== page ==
Curiosity on course, ready for dramatic Mars landing
Engineers say NASA's Mars Science Laboratory rover is on track and in good health as it races toward the red planet for a dramatic seven-minute plunge to the surface to kick off a $2.5 billion mission.
Bill Harwood has been covering the U.S. space program full-time since 1984, first as Cape Canaveral bureau chief for United Press International and now as a consultant for CBS News. He has covered more than 125 shuttle missions, every interplanetary flight since Voyager 2's flyby of Neptune, and scores of commercial and military launches. Based at the Kennedy Space Center in Florida, Harwood is a devoted amateur astronomer and co-author of "Comm Check: The Final Flight of Shuttle Columbia." You can follow his frequent status updates at the CBS News Space page.
PASADENA, Calif.--Dutifully executing its complex flight control software, the Mars Science Laboratory silently raced toward its target Sunday, picking up speed as it closed in for a 13,200-mph plunge into the Red Planet's atmosphere and an action-packed seven-minute descent that will require a rocket-powered "sky crane" to lower a one-ton nuclear-powered rover to the surface.
The target is Gale Crater and the goal is a pinpoint landing near the base of a three-mile-high mound of layered rock that represents hundreds of thousands to tens of millions of years of martian history, a frozen record of the planet's changing environment and evolution.
Exploring the crater floor and climbing Mount Sharp over the next two years, the Curiosity rover will look for signs of past or present habitability and search for carbon compounds, the building blocks of life as it is known on Earth.
But first, the rover has to get there and its entry, descent, and landing represent the most challenging robotic descent to the surface of another world ever attempted, a tightly choreographed sequence of autonomously executed events with little margin for error.
"We're about to land a rover that is 10 times heavier than (earlier rovers) with 15 times the payload," Doug McCuistion, director of Mars exploration at NASA Headquarters, told reporters. "Tonight's the Super Bowl of planetary exploration, one yard line, one play left. We score and win, or we don't score and we don't win.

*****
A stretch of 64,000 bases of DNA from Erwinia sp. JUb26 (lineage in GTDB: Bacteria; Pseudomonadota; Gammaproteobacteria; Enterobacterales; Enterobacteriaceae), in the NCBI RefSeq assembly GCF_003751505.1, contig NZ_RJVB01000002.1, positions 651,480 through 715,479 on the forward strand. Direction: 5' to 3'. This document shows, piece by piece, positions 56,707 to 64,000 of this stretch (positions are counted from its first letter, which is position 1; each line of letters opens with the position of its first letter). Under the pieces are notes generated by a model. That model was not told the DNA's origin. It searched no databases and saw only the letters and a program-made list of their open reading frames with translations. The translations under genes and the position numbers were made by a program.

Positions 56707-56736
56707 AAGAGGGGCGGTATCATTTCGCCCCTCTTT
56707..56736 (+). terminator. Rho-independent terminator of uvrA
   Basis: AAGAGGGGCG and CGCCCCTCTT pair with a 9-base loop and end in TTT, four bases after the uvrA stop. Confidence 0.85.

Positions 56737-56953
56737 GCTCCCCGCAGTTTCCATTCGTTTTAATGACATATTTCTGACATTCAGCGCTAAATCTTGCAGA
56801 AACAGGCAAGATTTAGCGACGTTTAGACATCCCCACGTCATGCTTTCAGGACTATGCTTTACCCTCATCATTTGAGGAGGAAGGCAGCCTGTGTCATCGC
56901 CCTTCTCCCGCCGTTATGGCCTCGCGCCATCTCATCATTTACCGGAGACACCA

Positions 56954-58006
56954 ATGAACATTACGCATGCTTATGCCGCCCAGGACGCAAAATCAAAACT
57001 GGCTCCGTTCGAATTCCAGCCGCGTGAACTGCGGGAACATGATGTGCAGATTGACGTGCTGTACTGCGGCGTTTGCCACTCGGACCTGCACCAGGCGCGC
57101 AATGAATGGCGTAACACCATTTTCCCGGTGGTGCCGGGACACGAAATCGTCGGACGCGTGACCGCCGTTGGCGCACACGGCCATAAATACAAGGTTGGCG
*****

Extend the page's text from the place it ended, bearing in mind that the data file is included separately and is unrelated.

"No matter what happens, I just want the team to know I am really proud and privileged to have worked with these guys and gals. They're amazing. They've done everything humanly possible to make this happen. If we don't do it and we're not successful, we'll pick ourselves up, we'll dust off, we'll do it again. The science is on the surface. We need to keep going back and that's the plan. But I think we're going to stick the landing."
Touchdown was expected at 10:31 p.m. PDT. Adam Steltzner, the leader of the EDL team at the Jet Propulsion Laboratory in Pasadena, Calif., said he was "rationally confident, emotionally terrified."
"This team...has worked really hard for the better part of a decade, and the fruits of that labor get put to the test tonight," he said. "It's a little anxiety provoking. But I will say I slept better last night than I have slept in a couple of years, because she's kind of on her own now. When I look back on the hard work that we've done, I believe the team has done everything that we can to deserve success tonight, although as we all know, we can never guarantee success."
The Mars Science Laboratory spacecraft consists of an interplanetary cruise stage, providing power and communications during the long-flight out from Earth, and the Curiosity rover, cocooned inside a heat shield and aeroshell to protect it from the extreme temperatures of atmospheric entry.